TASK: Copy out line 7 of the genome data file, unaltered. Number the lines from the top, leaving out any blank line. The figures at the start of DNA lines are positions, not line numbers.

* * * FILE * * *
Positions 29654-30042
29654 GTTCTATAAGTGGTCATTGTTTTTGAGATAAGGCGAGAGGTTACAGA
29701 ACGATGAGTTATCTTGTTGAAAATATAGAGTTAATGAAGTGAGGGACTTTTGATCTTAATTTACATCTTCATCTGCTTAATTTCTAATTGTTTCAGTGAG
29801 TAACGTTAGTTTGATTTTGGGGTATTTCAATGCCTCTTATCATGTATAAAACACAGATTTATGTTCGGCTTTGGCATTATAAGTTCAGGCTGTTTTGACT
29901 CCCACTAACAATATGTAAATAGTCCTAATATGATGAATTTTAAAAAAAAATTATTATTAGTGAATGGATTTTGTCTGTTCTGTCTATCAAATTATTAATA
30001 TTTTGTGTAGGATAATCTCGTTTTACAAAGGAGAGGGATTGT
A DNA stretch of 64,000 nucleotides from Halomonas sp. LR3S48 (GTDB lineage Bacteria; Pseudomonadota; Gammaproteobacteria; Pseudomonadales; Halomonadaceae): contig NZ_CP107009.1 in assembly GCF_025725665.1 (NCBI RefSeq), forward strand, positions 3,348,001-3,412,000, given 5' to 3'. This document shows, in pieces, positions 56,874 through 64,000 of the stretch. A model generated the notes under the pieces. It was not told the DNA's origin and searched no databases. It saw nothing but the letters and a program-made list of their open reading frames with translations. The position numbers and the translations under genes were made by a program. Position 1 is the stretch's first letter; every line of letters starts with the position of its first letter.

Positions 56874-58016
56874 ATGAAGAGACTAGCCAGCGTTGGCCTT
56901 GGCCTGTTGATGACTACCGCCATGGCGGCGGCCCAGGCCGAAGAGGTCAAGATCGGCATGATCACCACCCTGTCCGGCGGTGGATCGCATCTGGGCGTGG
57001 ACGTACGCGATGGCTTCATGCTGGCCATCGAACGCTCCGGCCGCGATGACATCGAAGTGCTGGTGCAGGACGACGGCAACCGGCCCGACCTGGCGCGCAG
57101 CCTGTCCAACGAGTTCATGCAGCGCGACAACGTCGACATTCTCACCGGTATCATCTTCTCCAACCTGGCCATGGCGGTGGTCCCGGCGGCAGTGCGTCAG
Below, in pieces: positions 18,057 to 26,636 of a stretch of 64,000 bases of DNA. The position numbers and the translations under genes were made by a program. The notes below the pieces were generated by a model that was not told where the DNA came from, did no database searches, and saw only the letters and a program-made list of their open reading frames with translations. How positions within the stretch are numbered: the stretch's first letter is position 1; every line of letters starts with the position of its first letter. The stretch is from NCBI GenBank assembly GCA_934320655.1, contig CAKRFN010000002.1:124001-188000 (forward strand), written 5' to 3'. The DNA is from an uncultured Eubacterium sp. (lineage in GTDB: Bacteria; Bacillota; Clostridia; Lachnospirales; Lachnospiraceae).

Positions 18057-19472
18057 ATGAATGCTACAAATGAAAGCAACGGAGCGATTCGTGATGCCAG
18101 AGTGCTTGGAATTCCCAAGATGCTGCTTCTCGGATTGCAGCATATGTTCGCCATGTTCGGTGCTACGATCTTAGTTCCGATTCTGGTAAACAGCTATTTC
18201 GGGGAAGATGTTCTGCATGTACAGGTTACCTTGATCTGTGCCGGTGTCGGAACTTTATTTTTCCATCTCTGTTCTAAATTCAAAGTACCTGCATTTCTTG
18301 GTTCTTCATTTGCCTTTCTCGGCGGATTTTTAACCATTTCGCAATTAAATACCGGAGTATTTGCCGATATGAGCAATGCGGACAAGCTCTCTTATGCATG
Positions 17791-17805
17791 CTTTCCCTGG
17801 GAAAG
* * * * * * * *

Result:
A DNA stretch of 64,000 nucleotides from Halomonas sp. LR3S48 (GTDB lineage Bacteria; Pseudomonadota; Gammaproteobacteria; Pseudomonadales; Halomonadaceae): contig NZ_CP107009.1 in assembly GCF_025725665.1 (NCBI RefSeq), forward strand, positions 3,348,001-3,412,000, given 5' to 3'. This document shows, in pieces, positions 56,874 through 64,000 of the stretch. A model generated the notes under the pieces. It was not told the DNA's origin and searched no databases. It saw nothing but the letters and a program-made list of their open reading frames with translations. The position numbers and the translations under genes were made by a program. Position 1 is the stretch's first letter; every line of letters starts with the position of its first letter.